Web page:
The OFFICIAL blog of Larry Faren of Illinois -- A Buckeye by birth in Delaware, OH
Saturday, June 03, 2006
adj : affected with madness or insanity;[syn: brainsick, crazy, demented, distracted, disturbed, mad, sick, unbalanced]
I just finished reading Michelle Malkin's "historical" treatise, Unhinged: Exposing Liberals Gone Wild . I once heard someone say something to the effect that "The last thing liberals want you to do is quote them." Well, I suspect they're pretty unhappy with Michelle about now since she spent around 170 pages doing just that -- including celebs, pols, radio/TV personalities, columnists and unknown commentors on blog sites. Not a flattering look at folks who fashion themselves to be models of tolerance and civility.
There are enough wild accusations, dire predictions, and presidential assassination-cravings to keep even the most-discriminating reader "entertained". It's one of those volumes that can take you from gut-splitting laughter one moment to outright disgust the next.
This is definitely one to keep in the old home library.
That's not a typo, folks. As I wrote to the estimable Victor Davis Hanson last November:
Professor, I've enjoyed your essays immensely since learning of you shortly after 9/11. Your latest, "The Real Global Virus" finally prompted me to send a big "Thank you!" It probably should be required reading in every HS/university classroom and printed in ample-sized type in every English-print newspaper on the globe (all with your permission, of course!). Your observation that "Most Americans think that our present conflict is not comparable with World War II, in either its nature or magnitude" reminded me of a conclusion I've reached over the past several years: that we are currently engaged in the REAL World War I. We do refer to it as the GWOT, do we not? ["G" for Global]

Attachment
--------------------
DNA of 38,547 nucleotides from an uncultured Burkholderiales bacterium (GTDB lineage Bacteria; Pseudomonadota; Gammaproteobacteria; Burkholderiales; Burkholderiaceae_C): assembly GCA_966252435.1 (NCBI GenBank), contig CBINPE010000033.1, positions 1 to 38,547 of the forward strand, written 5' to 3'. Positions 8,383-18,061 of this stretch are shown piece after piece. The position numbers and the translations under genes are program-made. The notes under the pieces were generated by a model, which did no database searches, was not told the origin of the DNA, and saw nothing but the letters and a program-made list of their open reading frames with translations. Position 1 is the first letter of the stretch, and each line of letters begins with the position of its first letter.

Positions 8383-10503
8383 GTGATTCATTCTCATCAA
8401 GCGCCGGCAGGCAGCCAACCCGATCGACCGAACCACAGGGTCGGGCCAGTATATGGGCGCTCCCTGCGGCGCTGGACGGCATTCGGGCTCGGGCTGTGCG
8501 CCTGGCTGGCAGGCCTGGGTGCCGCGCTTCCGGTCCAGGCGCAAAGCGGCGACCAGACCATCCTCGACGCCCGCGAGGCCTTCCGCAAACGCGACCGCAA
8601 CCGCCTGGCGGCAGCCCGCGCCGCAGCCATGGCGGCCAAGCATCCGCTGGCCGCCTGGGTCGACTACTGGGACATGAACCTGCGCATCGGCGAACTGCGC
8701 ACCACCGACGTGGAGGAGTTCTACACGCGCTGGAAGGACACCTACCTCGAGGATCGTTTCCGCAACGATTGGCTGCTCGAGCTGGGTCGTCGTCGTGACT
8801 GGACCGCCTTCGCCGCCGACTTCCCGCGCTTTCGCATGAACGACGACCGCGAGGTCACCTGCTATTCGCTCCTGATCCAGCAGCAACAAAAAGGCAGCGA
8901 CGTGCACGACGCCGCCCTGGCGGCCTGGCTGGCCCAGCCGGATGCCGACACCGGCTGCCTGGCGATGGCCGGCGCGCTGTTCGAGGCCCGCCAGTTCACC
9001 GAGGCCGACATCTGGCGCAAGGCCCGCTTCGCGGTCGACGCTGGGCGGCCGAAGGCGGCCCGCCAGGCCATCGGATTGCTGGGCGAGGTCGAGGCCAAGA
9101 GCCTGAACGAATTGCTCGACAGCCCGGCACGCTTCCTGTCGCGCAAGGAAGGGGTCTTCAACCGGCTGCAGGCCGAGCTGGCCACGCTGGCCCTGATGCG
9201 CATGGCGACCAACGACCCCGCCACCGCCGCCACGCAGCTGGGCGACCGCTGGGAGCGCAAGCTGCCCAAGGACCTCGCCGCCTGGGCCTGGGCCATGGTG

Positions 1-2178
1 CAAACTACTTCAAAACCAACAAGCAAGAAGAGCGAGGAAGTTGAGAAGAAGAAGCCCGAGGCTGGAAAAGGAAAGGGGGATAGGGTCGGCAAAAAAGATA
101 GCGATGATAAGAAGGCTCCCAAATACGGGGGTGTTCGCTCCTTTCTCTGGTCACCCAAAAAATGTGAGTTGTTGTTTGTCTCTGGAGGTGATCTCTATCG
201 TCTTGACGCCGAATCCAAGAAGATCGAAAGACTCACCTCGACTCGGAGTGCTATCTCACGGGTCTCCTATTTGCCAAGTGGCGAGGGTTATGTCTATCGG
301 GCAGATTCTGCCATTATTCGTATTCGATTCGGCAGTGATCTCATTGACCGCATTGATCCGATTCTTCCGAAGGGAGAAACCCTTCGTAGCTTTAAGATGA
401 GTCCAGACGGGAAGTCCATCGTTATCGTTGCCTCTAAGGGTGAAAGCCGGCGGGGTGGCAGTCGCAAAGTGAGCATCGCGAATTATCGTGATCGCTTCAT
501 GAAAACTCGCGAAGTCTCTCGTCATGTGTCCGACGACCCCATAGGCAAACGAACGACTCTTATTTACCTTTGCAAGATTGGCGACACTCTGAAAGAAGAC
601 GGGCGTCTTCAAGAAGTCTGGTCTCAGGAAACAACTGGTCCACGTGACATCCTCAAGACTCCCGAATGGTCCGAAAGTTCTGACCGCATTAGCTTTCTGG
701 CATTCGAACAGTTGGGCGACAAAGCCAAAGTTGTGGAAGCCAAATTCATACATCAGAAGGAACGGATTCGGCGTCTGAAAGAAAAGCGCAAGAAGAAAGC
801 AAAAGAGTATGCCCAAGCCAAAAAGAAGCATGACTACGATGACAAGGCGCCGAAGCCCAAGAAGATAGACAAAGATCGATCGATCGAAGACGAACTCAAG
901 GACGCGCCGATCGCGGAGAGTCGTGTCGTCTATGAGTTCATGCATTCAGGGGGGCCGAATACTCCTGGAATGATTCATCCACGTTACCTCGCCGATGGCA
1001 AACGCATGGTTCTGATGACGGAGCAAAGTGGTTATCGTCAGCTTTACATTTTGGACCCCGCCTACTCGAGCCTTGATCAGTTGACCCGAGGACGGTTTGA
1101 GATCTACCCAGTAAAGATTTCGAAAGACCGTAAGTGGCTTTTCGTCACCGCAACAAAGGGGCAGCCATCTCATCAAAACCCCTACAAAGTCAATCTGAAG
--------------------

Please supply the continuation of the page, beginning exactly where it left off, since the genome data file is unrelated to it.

You're the historian here, but the truly global presence of Islamist barbarians seems to support my thesis when contrasted with the fascist activities of 85-90 years ago. No, I don't realistically expect all the books, essays or memorials about/to those years to be revised -- but really believe my point is valid nonetheless.
OK, so I never got a reply -- but I bring this up today because I just read the following latest post on the great PowerLineBlog this morning:
Details are sketchy, but at least eight people have been arrested in the Toronto area and will be charged with plotting to set off explosives at as-yet-unspecified locations in Ontario. Preliminary reports is that those arrested are Muslims suspected of links to al Qaeda.